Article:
Marsha Smith

Marsha Smith has been a Master Gardener since 2015. She has been involved in ornamental gardening and vegetable gardening for more than 30 years. Marsha maintains a large vegetable garden in Franklin County and has a sizable seed-starting operation each spring. She has been a Kemper Center Plant Doctor volunteer since 2015 and started keeping honey bees in 2016. Marsha received a B.S. in Chemistry from California State University at Long Beach. After working in analytical chemistry for a number of years, she earned a B.S. in Computer Science with minors in Mathematics and Statistics from the University of Missouri at St. Louis in 1990. Marsha worked for nearly 20 years as a software developer and software architect.

2019 Missouri Master Gardener State Conference

2019 Missouri Master Gardener State Conference

‘Making Connections’ is the theme of this year’s University of Missouri Extension’s Missouri Master Gardener State Conference.  Connect with Mizzou, Horticulture Specialists from around the state, and Master Gardeners at this amazing educational experience in Columbia, Missouri. Fruits and vegetables, landscaping and ornamentals, Master Pollinator and other interesting classes will be offered. The event is […]

Aurinia saxatilis

Aurinia saxatilis

Aurinia saxatilis or basket-of-gold is one of the brightest spots in my early spring garden.  It prefers dry, not overly-fertile, well-drained soil and full sun so it works well in a rock garden.  It has grey-green folliage and is semi-evergreen in this area.  It is deer-resistent and dought-tolerant so it has a lot to recommend […]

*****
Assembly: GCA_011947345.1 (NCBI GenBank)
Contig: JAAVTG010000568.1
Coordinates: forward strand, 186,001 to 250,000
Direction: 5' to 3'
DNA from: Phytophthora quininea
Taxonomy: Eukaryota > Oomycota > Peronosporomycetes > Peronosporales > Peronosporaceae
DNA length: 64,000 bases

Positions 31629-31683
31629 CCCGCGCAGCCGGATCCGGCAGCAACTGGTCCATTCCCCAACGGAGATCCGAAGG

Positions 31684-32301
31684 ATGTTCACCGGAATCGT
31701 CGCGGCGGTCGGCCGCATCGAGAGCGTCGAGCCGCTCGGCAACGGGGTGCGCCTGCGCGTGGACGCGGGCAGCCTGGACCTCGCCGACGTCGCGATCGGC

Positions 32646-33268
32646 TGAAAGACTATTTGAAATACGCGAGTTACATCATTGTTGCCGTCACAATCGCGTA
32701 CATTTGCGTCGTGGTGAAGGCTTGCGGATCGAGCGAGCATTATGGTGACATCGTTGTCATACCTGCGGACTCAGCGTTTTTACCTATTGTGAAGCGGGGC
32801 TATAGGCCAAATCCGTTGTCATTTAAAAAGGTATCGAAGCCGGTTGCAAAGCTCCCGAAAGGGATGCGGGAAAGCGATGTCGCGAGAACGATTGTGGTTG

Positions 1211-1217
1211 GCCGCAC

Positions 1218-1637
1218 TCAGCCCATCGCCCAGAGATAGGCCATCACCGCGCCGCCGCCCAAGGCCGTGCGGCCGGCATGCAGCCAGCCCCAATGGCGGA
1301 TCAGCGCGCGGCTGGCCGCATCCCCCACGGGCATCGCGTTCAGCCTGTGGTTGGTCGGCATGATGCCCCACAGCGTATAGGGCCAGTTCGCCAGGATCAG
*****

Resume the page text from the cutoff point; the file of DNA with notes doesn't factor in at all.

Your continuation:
21st Annual “Royal Daffodils” Daffodil Show

21st Annual “Royal Daffodils” Daffodil Show

If one of your favorite sights in spring is all the daffodils in bloom, you might want to visit the 21st annual “Royal Daffodils” Daffodil Show presented by the Greater St Louis Daffodil Society!  The show will be open to the public from 9:00 AM to 5:00 PM on Thursday, April 11 to Friday April […]

Hamamelis × intermedia ‘Pallida’

Hamamelis × intermedia ‘Pallida’

Before the spring blooms start, witch hazel provides color in the landscape in January through March.  ‘Pallida’ is especially appreciated for its prolific yellow blooms which standout as they appear before the new foliage erupts.  Witch hazel blooms serve pollinators like honey bees that are taking early flights on warm days in late winter.

2019 Master Gardener Training

2019 Master Gardener Training

The 2019 St. Louis Master Gardener training class is underway with 54 new Master Gardeners in training. The classes started on January 3rd and graduation will be in early May.  Daria McKelvey, the Supervisor of the Kemper Center for Home Gardening at the Missouri Botanical Garden,  teaches the classes on botany.  For information on becoming […]